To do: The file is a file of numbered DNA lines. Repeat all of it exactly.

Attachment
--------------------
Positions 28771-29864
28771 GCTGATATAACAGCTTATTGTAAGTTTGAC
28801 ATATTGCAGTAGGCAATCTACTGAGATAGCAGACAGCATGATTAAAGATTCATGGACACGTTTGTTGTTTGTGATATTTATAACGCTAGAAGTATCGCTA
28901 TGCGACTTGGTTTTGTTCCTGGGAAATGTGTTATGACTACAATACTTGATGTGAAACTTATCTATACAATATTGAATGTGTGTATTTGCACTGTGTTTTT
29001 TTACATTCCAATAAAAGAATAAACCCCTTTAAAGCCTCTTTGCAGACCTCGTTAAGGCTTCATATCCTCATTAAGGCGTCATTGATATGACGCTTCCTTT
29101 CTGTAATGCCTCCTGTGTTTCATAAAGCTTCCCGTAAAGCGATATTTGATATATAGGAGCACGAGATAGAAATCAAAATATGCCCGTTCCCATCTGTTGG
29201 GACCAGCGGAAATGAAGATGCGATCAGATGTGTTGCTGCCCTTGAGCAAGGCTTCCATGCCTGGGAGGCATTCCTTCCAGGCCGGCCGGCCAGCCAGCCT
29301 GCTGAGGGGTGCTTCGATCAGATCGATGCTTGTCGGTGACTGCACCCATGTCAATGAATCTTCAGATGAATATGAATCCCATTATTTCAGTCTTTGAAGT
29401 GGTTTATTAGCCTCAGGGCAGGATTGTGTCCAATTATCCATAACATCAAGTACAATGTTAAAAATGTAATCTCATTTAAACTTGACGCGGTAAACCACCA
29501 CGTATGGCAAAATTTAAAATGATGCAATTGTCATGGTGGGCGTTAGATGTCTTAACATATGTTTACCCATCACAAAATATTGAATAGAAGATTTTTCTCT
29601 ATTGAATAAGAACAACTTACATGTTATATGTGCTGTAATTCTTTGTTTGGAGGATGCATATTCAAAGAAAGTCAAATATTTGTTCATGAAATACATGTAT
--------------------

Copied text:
Positions 28771-29864
28771 GCTGATATAACAGCTTATTGTAAGTTTGAC
28801 ATATTGCAGTAGGCAATCTACTGAGATAGCAGACAGCATGATTAAAGATTCATGGACACGTTTGTTGTTTGTGATATTTATAACGCTAGAAGTATCGCTA
28901 TGCGACTTGGTTTTGTTCCTGGGAAATGTGTTATGACTACAATACTTGATGTGAAACTTATCTATACAATATTGAATGTGTGTATTTGCACTGTGTTTTT
29001 TTACATTCCAATAAAAGAATAAACCCCTTTAAAGCCTCTTTGCAGACCTCGTTAAGGCTTCATATCCTCATTAAGGCGTCATTGATATGACGCTTCCTTT
29101 CTGTAATGCCTCCTGTGTTTCATAAAGCTTCCCGTAAAGCGATATTTGATATATAGGAGCACGAGATAGAAATCAAAATATGCCCGTTCCCATCTGTTGG
29201 GACCAGCGGAAATGAAGATGCGATCAGATGTGTTGCTGCCCTTGAGCAAGGCTTCCATGCCTGGGAGGCATTCCTTCCAGGCCGGCCGGCCAGCCAGCCT
29301 GCTGAGGGGTGCTTCGATCAGATCGATGCTTGTCGGTGACTGCACCCATGTCAATGAATCTTCAGATGAATATGAATCCCATTATTTCAGTCTTTGAAGT
29401 GGTTTATTAGCCTCAGGGCAGGATTGTGTCCAATTATCCATAACATCAAGTACAATGTTAAAAATGTAATCTCATTTAAACTTGACGCGGTAAACCACCA
29501 CGTATGGCAAAATTTAAAATGATGCAATTGTCATGGTGGGCGTTAGATGTCTTAACATATGTTTACCCATCACAAAATATTGAATAGAAGATTTTTCTCT
29601 ATTGAATAAGAACAACTTACATGTTATATGTGCTGTAATTCTTTGTTTGGAGGATGCATATTCAAAGAAAGTCAAATATTTGTTCATGAAATACATGTAT